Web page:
Xinxiang Yulong Textile's curator insight, January 8, 4:35 AM
This is a good article,may you succeed in 2018,and you have to try your best to accomplish your goals.
Harish Kumar's curator insight, January 11, 4:16 AM
Affiliate Marketing business is the most lucrative business worldwide.

I started this business and am making more than $500 a month. 


Start your online venture with Amazon affiliate marketing program and foster leverage income to earn more than $1000 
 
Rescooped by Jess Chalmers from Business Brainpower with the Human Touch
Scoop.it!

21 Future Jobs the Robots Are Actually Creating

21 Future Jobs the Robots Are Actually Creating | Tidbits, titbits or tipbits? | Scoop.it

According to an Oxford University analysis, close to half of all jobs will be taken over by robots in the next 25 years. No wonder the press is full of handwringing about how workers will adjust and the best way to prepare the next generation for this A.I.-filled future.

 

But not everyone is alarmed about the prospect of radical change in the labor market. After all, this has happened before (for instance, when mechanization replaced the vast majority of farmers) and it turned out OK. Plus, a lot of today's jobs are soul-crushingly boring and repetitive. Losing them just might be a blessing.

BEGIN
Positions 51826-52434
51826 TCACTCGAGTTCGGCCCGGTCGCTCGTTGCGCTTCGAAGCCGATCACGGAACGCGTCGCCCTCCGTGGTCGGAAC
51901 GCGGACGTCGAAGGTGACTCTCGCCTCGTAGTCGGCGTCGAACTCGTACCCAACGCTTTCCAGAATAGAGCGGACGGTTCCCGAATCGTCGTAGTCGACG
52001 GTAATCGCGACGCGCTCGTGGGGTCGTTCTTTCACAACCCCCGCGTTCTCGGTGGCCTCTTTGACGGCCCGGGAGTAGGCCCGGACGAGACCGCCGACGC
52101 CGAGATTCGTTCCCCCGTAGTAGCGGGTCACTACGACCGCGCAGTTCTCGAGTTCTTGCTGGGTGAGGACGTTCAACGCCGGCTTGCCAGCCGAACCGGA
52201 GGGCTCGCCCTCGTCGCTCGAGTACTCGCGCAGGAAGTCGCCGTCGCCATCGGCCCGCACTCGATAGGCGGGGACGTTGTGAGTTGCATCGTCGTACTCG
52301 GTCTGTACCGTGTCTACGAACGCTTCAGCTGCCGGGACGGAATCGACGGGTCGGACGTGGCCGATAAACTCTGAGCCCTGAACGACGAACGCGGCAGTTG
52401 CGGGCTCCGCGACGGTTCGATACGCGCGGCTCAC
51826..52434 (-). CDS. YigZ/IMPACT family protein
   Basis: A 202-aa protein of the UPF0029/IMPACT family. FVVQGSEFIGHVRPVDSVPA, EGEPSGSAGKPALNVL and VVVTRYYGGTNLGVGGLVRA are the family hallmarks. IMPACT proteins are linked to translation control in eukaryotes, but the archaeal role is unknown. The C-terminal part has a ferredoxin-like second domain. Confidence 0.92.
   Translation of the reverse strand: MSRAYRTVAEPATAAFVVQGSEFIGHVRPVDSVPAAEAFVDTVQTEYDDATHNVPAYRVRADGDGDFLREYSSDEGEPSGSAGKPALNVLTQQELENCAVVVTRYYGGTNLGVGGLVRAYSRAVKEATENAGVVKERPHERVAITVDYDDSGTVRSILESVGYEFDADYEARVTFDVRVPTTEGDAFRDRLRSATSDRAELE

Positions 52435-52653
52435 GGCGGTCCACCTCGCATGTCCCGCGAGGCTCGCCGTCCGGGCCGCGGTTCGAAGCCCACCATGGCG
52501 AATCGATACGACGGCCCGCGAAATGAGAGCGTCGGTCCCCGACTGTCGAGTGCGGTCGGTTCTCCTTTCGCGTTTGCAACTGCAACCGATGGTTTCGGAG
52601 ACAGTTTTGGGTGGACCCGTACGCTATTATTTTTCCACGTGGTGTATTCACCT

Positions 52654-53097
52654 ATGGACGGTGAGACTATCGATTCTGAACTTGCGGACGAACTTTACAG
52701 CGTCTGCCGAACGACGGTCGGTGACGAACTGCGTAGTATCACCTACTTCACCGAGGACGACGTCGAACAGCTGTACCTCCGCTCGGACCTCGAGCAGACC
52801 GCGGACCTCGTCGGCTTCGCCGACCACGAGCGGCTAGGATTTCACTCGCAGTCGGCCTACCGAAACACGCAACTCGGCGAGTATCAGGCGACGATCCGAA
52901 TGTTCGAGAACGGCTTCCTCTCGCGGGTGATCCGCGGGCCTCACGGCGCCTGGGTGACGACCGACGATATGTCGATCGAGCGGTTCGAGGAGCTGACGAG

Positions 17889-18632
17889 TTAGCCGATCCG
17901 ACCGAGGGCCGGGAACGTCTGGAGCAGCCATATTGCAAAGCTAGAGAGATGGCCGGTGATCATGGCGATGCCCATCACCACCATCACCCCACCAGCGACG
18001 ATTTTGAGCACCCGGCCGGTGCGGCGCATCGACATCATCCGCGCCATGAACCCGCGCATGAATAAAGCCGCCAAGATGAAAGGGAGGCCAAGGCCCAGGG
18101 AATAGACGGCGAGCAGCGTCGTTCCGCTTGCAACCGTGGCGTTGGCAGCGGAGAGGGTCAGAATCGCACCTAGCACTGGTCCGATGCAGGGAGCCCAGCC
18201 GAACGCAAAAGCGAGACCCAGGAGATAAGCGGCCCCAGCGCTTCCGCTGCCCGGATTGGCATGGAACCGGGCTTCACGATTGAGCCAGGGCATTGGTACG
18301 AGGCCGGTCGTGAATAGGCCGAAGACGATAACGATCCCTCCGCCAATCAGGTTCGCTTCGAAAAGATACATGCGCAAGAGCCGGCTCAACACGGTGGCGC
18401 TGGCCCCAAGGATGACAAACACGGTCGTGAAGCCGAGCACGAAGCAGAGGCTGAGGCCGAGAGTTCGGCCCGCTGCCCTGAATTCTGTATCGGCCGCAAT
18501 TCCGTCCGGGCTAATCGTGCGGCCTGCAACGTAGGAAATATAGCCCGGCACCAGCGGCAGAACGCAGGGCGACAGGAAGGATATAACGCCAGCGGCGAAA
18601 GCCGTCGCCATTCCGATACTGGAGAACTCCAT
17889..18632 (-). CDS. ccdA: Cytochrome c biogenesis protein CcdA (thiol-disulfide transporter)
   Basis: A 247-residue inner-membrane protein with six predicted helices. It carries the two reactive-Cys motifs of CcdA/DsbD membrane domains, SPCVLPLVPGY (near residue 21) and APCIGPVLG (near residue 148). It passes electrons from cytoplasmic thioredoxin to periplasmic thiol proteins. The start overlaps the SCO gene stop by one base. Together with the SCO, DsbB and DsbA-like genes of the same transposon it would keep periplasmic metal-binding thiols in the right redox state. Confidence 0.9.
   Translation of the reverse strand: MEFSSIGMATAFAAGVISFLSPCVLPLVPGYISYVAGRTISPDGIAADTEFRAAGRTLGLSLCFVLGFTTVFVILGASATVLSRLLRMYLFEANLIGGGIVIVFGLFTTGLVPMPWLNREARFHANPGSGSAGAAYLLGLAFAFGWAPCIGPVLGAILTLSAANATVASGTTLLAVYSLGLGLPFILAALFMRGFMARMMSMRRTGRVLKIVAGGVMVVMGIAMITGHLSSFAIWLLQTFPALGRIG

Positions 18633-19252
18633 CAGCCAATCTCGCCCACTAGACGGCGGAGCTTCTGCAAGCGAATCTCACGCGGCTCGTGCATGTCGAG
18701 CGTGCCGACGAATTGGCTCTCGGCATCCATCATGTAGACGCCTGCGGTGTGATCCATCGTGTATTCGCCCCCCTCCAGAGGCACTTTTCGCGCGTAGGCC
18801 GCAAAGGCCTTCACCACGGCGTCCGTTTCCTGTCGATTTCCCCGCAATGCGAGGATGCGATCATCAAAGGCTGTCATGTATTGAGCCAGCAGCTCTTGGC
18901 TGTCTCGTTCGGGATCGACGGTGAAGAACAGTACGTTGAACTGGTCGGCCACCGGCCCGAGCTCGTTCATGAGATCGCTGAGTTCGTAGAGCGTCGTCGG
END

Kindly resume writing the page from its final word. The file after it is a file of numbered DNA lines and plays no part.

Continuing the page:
Among these optimists are IT service company Cognizant. In a recent report (hat tip to Business Insider for the pointer), the consultancy notes that while creative destruction has always been with us, so has reinvention. Sure, robots will take jobs away, but they'll also create new ones.

 

What will these new gigs look like exactly? The report imagines detailed job ads for 21 future careers that Cognizant thinks may emerge in the next 10 years.


Via The Learning Factor
more...
The Learning Factor's curator insight, December 10, 2017 4:42 PM

Yes, A.I. will destroy tons of jobs, but it will create tons too. Like these.

Graphics Designing's curator insight, December 11, 2017 9:52 AM

why we use banner ad design click here to see.

Scooped by Jess Chalmers
Scoop.it!

Why Atlassian is using a rubber chicken called Helmut to run more effective meetings - SmartCompany

Why Atlassian is using a rubber chicken called Helmut to run more effective meetings - SmartCompany | Tidbits, titbits or tipbits? | Scoop.it
Australian startup giant Atlassian is taking an unconventional approach to managing long, unwieldy meetings by introducing a squeaking rubber chicken into the mix. With offices around the globe and a 2000-strong workforce, the multi-billion dollar software company has found a cheap but effective way to make sure meetings run on-time, are kept on track and …
more...
No comment yet.
Rescooped by Jess Chalmers from Business Brainpower with the Human Touch